Even $600B of losses broadly diversified (as they are) in a global financial system does not seem that huge compared with aggregate annual bank profits that are higher. Indeed, despite tighter lending standards reducing volume, banks could make more total profit from higher spreads in the near future.

    The issue for banks is mark-to-market requirements which could eat into capital in a big way, especially for lenders waltzing close to 7.5% capital ratios (Citigroup). These lenders face liquidity issues, not only on sub-prime instruments, but on all assets experiencing widening spreads/falling prices. Wide spreads tend to last at least a year or more, even in mild recessions.

    I see the economy surviving, but individual financial institutions having “path-dependent” outcomes that could vary all over the map. Therein lies both risk and opportunity. Like Warren Buffet, we should be looking for great quality businesses, companies, bonds, prefs whose values are beaten down by market myopia and “guilt by association”.

  2. […] The previous post in this series Economic Effects of Subprime, Part I: Loss Estimates, I had a look at the authors’ methodology of estimating loss. In this post, I’ll review their Section 3.4: Allocating the Losses. […]

  3. […] One may well quibble over the 4Q07 equity figure … perhaps there are massive unrecorded losses about to appear. And one may quibble even more about the relative quality of assets between then and now – subprime and perhaps credit card and auto debt coming up for kicking in The Great Leverage Unwinding of 2007-08. But all in all, as I’ve pointed out in posts on loss estimates and loss distribution, I’m having a hell of a time finding credible, sober analysis concluding that Armageddon is Now. […]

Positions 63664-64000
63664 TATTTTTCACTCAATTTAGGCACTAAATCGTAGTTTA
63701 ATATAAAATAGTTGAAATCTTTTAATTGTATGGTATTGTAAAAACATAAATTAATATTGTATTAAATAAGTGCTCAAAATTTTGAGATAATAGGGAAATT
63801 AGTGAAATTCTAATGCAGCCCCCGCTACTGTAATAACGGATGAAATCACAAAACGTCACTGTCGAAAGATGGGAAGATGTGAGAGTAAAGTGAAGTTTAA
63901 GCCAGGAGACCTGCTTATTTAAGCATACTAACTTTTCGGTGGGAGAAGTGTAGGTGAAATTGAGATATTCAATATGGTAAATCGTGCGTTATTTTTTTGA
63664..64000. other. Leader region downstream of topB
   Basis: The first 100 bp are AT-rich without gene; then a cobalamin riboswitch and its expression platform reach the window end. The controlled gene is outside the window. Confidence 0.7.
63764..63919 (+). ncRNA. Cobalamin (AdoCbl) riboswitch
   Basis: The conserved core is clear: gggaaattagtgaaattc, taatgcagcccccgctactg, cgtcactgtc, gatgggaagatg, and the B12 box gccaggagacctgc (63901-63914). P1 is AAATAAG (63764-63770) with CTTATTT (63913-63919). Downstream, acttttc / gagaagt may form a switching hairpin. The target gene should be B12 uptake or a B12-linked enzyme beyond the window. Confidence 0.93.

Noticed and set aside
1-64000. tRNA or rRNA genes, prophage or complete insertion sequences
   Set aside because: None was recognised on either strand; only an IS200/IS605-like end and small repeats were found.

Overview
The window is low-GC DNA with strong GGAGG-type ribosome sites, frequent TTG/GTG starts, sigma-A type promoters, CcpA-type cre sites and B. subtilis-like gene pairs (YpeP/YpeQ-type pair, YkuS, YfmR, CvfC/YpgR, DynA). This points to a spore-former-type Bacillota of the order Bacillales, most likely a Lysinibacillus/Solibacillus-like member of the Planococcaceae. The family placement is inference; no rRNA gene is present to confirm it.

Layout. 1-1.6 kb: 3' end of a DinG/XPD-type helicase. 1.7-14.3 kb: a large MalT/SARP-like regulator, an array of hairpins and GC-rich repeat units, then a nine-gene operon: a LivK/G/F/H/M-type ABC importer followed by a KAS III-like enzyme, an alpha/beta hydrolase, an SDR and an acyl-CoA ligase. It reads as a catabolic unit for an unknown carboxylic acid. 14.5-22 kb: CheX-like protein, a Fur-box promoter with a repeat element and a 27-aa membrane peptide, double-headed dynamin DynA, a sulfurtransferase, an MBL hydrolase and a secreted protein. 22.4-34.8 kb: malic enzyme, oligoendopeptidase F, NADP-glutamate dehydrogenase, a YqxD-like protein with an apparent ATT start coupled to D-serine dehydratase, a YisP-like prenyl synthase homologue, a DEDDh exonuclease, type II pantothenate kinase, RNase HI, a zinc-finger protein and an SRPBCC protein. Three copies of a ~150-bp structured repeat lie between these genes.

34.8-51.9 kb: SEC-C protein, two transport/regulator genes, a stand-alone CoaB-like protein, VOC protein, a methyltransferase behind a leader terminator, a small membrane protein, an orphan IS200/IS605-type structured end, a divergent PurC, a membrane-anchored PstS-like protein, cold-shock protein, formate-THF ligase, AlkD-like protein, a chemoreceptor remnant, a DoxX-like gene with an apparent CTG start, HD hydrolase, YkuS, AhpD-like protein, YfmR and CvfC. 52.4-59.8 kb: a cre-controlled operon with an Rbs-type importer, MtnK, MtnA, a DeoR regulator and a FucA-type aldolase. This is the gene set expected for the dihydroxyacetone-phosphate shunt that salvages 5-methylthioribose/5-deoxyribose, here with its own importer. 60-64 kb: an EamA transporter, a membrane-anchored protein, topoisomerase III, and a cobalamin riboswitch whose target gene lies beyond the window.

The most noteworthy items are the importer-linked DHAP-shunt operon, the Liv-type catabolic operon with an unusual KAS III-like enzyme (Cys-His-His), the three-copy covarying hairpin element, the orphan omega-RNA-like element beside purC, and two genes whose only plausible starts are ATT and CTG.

4. […] other words, this is simply the first method described in the leveraged losses paper by Greenlaw et al. that I have discussed […]

  5. […] Indices without an option of forcing delivery (of something! anything!) are evil. Assiduous Readers will remember that I pointed out the discrepency between the cash market and the index-marked market in my review of the IMF report as well as the earlier Goldman Sachs paper. […]

  6. […] – are stupid is something that I’ve been saying for quite some time (in my review of the estimates by Greenlaw, et al. and in the seemingly very closely related IMF report). These reservations were echoed by BoC […]

  7. […] Mortgage-Related Losses – A Moving Target which endorses the relatively high loss estimates of Greenlaw et al. and the IMF and contradicts the Bank of England […]

  8. […] frankly, I believe the methodology of the IMF report (which leaned heavily on the paper by Greenlaw et al.) to be deeply flawed; and not just deeply flawed but deliberately skewed. So why would the IMF […]

  9. […] the fair value estimates. The best tracing to this information I can give is … in my discussion of the Greenlaw paper, I referenced the comments to Econbrowser’s Mortgage Securitization post, in which I […]

  10. […] provide more specific support for the $500-billion figure – this has been a topic of interest since the first figure of Greenlaw of $400-billion and much lower ultimate losses projected by the BoE and […]